Unprecedented Premium Increases Prompt US Motorists To Change Insurers

Increasing instances of dangerous driving behaviour, rapidly rising insurance premiums and lengthy repair delays are some of the challenges facing US motorists and insurers, according to LexisNexis Risk Solutions’ 2024 US Auto Insurance Trends Report.

“Auto insurers are navigating a dynamic and challenging market environment in 2024,” said Adam Pichon, Senior Vice President of Global Analytics, Insurance at LexisNexis. “For their part, consumers are displaying more unpredictable driving and policy shopping behaviour, and increasingly switching carriers to find better rates. It is crucial for insurers to balance market acquisition and retention with rate adequacy and utilise data-driven insights to help manage risk and maintain profitability to be set up for continued success as the market begins to soften.”

LexisNexis said major speeding violations are up 10 per cent from 2022 to 2023 (36 per cent since 2019), while minor speeding violations rose 16 per cent (15 per cent since 2019). Distracted driving across all age demographics increased 10 per cent from 2022 to 2023, with the practice more prevalent among younger drivers, especially Gen Z. From 2022 to 2023, violations for the age group increased by 24 per cent and 66 per cent compared to 2019 figures.

The study also showed that 46 per cent of respondents were frustrated by lengthy claims processes. The time required to settle a claim is the highest determinant of customer satisfaction, followed by the number of people and ‘touches’ needed to resolve the claim.

Insurers took an aggressive approach to profitability challenges with an unprecedented 14 per cent year-over-year rate increase in 2023, improving the combined loss ratio to 105 per cent, a seven-point improvement compared to 2022.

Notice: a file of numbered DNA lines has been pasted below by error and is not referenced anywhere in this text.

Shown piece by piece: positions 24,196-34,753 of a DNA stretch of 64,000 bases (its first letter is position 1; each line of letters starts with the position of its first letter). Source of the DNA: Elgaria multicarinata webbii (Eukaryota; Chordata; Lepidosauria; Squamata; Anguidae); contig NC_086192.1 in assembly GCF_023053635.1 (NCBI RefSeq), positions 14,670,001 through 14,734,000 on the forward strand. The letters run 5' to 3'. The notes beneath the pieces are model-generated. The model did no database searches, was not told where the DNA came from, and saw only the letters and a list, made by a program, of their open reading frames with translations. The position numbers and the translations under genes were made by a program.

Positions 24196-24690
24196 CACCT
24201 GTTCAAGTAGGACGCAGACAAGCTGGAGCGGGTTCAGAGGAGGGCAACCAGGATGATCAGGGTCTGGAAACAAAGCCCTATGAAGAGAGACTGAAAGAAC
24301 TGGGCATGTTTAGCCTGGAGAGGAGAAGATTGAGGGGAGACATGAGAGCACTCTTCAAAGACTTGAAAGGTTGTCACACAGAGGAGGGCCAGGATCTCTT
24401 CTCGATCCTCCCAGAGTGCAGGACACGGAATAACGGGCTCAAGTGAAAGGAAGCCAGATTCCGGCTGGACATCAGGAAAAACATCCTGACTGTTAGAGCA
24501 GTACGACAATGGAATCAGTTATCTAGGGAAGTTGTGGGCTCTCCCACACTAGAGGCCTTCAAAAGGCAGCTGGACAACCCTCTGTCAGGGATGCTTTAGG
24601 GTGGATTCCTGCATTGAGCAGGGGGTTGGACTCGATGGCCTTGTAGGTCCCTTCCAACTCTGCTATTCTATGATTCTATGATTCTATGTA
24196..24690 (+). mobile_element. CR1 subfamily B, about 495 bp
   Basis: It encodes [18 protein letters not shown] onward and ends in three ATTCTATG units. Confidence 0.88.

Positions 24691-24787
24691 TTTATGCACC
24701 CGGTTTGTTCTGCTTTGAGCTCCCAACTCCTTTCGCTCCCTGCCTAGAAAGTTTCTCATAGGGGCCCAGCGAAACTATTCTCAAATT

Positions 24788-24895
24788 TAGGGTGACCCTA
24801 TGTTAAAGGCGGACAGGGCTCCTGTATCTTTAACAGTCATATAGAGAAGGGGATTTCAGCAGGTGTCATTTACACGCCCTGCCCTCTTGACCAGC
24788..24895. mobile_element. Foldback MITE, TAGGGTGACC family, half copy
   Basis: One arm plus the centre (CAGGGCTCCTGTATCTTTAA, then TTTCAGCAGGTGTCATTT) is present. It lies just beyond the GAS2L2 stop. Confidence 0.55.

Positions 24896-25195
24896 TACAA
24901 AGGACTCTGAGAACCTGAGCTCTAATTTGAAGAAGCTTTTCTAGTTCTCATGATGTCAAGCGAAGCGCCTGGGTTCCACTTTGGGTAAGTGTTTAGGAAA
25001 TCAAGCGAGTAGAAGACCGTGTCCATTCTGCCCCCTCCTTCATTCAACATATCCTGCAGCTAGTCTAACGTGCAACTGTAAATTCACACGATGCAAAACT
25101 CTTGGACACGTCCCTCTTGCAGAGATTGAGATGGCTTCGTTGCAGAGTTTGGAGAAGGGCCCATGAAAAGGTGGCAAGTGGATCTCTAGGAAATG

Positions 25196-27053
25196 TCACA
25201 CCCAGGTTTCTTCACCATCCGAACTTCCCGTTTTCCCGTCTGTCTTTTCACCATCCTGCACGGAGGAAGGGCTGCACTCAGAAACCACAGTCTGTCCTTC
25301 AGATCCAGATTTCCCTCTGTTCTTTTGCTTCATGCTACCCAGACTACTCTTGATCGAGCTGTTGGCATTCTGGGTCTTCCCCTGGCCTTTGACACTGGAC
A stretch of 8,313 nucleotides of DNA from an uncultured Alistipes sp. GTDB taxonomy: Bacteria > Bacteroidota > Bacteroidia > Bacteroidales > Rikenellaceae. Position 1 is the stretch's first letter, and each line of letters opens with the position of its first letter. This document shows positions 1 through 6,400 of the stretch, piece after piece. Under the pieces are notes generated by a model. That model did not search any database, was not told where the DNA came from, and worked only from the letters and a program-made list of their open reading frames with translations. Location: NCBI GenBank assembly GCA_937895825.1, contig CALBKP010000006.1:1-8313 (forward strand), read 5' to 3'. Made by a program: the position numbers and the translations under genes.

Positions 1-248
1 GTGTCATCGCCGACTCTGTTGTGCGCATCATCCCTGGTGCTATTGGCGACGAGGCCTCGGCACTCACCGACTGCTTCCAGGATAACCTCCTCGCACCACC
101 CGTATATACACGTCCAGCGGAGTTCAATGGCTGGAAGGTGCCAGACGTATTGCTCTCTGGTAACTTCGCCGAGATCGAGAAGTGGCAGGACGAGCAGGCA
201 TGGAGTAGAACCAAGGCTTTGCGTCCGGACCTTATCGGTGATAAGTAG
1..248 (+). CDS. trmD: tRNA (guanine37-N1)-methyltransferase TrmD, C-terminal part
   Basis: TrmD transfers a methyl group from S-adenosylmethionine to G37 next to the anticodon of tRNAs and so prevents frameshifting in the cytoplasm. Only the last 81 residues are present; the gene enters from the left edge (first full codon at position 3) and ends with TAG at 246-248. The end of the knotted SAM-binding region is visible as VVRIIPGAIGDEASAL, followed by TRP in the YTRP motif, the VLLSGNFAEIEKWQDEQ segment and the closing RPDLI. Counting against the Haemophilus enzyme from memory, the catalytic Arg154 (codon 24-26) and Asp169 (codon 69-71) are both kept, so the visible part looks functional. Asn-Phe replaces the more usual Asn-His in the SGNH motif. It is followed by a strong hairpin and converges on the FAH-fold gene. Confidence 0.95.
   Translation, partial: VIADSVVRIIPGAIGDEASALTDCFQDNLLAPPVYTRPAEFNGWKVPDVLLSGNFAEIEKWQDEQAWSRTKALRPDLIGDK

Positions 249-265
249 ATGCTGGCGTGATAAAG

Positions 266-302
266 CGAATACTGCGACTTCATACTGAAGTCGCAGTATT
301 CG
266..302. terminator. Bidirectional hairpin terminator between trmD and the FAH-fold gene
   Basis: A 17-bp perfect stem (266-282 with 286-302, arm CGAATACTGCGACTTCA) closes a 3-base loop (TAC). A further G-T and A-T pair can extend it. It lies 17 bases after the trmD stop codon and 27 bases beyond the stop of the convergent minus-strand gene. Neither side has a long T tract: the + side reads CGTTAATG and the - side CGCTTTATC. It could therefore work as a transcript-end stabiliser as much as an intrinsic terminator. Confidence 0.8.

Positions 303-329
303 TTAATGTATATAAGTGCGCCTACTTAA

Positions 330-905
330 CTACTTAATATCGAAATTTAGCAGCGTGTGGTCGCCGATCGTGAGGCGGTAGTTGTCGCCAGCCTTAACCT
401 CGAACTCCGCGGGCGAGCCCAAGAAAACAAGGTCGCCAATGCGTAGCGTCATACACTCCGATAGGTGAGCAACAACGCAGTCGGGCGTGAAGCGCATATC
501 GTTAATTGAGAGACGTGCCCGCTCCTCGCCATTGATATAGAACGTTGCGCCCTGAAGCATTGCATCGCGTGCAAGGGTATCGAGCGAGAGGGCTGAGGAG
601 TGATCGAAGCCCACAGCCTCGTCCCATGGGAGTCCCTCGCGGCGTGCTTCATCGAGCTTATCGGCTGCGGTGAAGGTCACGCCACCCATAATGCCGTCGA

However, these elevated rate increases led to record insurance policy ‘shopping and switching’ levels. Shopping increased 4.7 per cent with many consumers switching carriers, driving new policies up 6.2 per cent. Consumer retention rates dropped from 83 per cent to 80 per cent, indicating there may be a need for insurers to focus on their existing portfolios and take steps to update their underwriting practices during 2024.

Differing driving experiences in electric vehicles contributed to higher and more severe claims than internal combustion engine vehicles. In 2023, claim frequency and severity for EVs were 17 per cent and 34 per cent higher respectively than traditional segments. Twenty-four per cent of new EV buyers shopped around for lower premiums in 2023, significantly higher than the 19 per cent of new private passenger vehicle buyers that shopped for coverage last year.

Claim severity, which has steadily trended upward since the pandemic, continues to challenge the insurance industry. Compared to 2020, bodily injury rose 20 per cent while severity as material damage increased by 47 per cent.

In 2023, more than a quarter (27 per cent) of collision claims were deemed total losses, requiring payouts and consumers to replace a vehicle or find alternate transportation.

Attorney involvement helped contribute to the rise in claims costs, with 51 per cent of claimants who hired an attorney receiving a higher settlement amount.

Additionally, from 2022 to 2023 the number of drivers within a policy increased by five per cent, pointing to changing risk profiles that may be overlooked during renewal periods and potentially indicating consolidation in households.